"Tell It Like It Is": Digital Stories From The Youth Movement

rise up There are places where silence roars, but no one hears it.

Where 12-year-old Walles lives there is no running water or electricity. But there is conflict. The rural, rocky landscape of Big Mountain, Az. is the heart of a political land battle between the Peabody Coal Mine Company, and the Hopi and Dineh nations. Walles has seen her brother arrested and her home demolished in forced relocation schemes by the mining company. And for a long time, no one heard her story.

But six months ago Walles and 19 other youth organizers from across the country were given a digital camera, a computer and a chance to record their experiences. In late August they gathered together for a three-day long convergence in which they learned how to turn their work into short documentaries on their movements. And on the following Saturday night at the Youth Empowerment Center in Oakland, Calif., around 300 youth activists from around the country gathered to watch a showcase of these "digital stories."

The conference was organized through a partnership between Third World Majority, a new media women of color collective, and the Active Element Foundation, a funding organization for youth movements. They reached out to 20 different organizations from around the country, and sponsored an older and younger activist from each group to fly into Oakland to learn the skills of new media organizing. The training focused around community-based digital storytelling, and involved a three-day workshop process that integrated aspects of popular education, creative writing, oral history and filmmaking. Once there, the diverse group of young activists spent three days in intense training, sometimes all night, working on their video footage.



Walles has seen her brother arrested and her home demolished in forced relocation schemes by the mining company. And for a long time, no one heard her story.



"There is a split in how the movement uses this new technology," said Thenmozhi Soundararajan, one of the conference organizers from Third World Majority. New media technology is a novelty in many communities of color, many of whom are unaware of the ways to use it to their advantage within the movement, she explained.

In many communities of color, certain technologies have a history that makes technology hard to trust. "Almost all this technology has a political legacy that was used violently against us," Soundararajan said. "Whether the camera or the Internet -- they were used for military purposes... surveillance, policing, colonial ethnography. We had little control over how technology could be used for our own self-determination," she said.

For almost all of the youth in attendance, this was their first time working with video-making production technology. But the end product left many awe stuck. "The youth produced absolutely empowering digital stories of the problems facing their communities and the ways they organize for social change," said Bernadette "Anpao" Moreno, 18, a conference organizer from Active Element.

Bridging the Digital Divide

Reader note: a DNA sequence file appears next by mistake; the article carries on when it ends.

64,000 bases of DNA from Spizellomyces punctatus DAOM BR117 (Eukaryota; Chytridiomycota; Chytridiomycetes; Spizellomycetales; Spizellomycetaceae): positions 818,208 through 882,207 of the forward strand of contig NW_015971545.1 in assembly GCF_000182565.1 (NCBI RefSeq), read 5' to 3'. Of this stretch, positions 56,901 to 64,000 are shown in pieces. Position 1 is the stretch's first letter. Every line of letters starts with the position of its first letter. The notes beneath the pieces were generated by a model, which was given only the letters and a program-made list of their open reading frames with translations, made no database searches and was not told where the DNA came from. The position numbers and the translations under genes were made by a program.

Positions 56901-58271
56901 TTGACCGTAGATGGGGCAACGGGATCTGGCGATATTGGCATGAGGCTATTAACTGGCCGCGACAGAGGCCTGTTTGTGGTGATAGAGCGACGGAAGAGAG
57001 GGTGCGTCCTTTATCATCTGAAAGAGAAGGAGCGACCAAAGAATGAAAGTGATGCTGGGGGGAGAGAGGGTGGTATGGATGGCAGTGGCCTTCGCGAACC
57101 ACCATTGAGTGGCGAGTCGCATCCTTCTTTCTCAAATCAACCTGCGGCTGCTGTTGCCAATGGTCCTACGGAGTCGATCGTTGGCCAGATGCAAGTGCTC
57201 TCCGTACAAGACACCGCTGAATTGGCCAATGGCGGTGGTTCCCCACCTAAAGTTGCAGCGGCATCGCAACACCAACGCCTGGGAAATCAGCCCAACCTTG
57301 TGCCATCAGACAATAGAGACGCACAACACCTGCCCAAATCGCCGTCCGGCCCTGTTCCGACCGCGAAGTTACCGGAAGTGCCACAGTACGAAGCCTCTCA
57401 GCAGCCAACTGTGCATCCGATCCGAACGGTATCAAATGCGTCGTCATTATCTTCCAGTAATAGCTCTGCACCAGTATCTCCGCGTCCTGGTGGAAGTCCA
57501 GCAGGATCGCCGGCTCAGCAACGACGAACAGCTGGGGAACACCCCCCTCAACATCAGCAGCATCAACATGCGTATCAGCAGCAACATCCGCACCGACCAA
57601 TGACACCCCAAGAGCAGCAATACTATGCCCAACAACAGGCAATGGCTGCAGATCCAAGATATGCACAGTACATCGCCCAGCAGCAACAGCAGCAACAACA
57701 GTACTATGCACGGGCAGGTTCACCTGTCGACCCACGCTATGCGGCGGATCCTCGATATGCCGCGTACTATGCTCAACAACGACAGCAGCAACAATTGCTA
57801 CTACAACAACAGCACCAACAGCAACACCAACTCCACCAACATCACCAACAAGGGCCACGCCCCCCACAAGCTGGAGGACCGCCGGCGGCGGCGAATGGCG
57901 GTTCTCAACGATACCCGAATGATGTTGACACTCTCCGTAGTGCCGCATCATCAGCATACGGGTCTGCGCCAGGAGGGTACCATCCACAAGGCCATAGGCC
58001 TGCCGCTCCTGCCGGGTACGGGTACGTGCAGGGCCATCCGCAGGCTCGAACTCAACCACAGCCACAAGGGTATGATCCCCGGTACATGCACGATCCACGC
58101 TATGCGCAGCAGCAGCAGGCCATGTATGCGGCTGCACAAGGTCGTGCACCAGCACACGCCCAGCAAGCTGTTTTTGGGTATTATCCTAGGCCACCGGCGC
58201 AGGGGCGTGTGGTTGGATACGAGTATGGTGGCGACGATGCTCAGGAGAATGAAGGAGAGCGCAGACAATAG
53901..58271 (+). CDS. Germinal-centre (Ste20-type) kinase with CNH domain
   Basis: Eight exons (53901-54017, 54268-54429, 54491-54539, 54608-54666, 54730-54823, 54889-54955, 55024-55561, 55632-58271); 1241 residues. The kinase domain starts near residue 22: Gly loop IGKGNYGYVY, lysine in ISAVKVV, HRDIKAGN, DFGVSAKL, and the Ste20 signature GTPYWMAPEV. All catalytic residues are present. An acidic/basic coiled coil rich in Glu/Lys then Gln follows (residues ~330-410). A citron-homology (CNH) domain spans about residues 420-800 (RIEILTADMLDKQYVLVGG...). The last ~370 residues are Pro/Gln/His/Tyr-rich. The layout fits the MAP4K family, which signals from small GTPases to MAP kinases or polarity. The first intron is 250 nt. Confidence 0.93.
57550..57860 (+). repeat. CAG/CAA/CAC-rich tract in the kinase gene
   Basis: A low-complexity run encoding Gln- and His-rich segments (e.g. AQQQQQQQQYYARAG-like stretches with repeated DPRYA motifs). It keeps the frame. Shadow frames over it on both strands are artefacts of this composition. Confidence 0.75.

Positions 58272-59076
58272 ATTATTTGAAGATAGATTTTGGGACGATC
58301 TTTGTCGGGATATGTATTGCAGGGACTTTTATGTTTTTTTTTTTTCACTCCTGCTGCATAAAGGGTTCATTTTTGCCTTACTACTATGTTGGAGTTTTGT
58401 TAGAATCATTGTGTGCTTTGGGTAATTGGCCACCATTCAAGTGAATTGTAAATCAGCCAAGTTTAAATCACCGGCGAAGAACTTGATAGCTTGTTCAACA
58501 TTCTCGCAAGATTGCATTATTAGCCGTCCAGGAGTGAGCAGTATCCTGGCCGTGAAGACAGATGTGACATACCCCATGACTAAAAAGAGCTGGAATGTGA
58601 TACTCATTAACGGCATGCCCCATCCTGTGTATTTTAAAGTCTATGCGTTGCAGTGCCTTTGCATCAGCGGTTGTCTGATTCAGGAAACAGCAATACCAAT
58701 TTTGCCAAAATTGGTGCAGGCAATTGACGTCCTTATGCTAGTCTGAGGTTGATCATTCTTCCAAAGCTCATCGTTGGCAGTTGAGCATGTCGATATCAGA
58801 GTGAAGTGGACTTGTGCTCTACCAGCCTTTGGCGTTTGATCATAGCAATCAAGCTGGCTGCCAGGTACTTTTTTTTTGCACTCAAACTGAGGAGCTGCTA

Laura "Ya Ya" Ruiz, a 20-year-old organizer with JustAct, a San-Francisco based youth global justice organization, attended the conference, and praised Active Element and Third World Majority for bringing the groups together. "I think it's important for people that have resources to open up doors for those that don't so that they can work against injustices in their communities," Ruiz said. "That's how it should be more often in life -- finding way that young people, especially low-income people of color, can express their experiences in a way that is true to their culture."

This expression is what attracted organizers like Soundararajan to using the technology in the movement. "Many of us are marginalized as people of color in this [technology] field, and especially as women of color... But we are learning this not to get jobs in some company, but as tools to help our communities evolve, to tells our stories," Soundararajan said.

At a time when many media monopolies often misrepresent and stereotype communities of color in their broadcasting, diverse storytelling from low-income communities of color is more and more necessary to balance the coverage. The rise of the community digital storytelling movement came as a response to this mainstream exclusion. It has been described by Third World Majority as "a grassroots media phenomena, in which communities create their own digital stories from the found material in their lives (art, oral history, creative writing, photographs, music, written script, letters, news clippings) combined with new media production (digital video, the web, graphic design, sound engineering, animation) to tell their own truths in their own voices."



Participants took on issues that were direct and personal to their experience: institutional racism, police brutality, failing schools, homophobia, cultural identity, street life, immigrant rights and hip hop organizing.


This was illustrated at the conference as participants took on issues that were direct and personal to their experience: institutional racism, police brutality, failing schools, homophobia, cultural identity, street life, immigrant rights and hip hop organizing.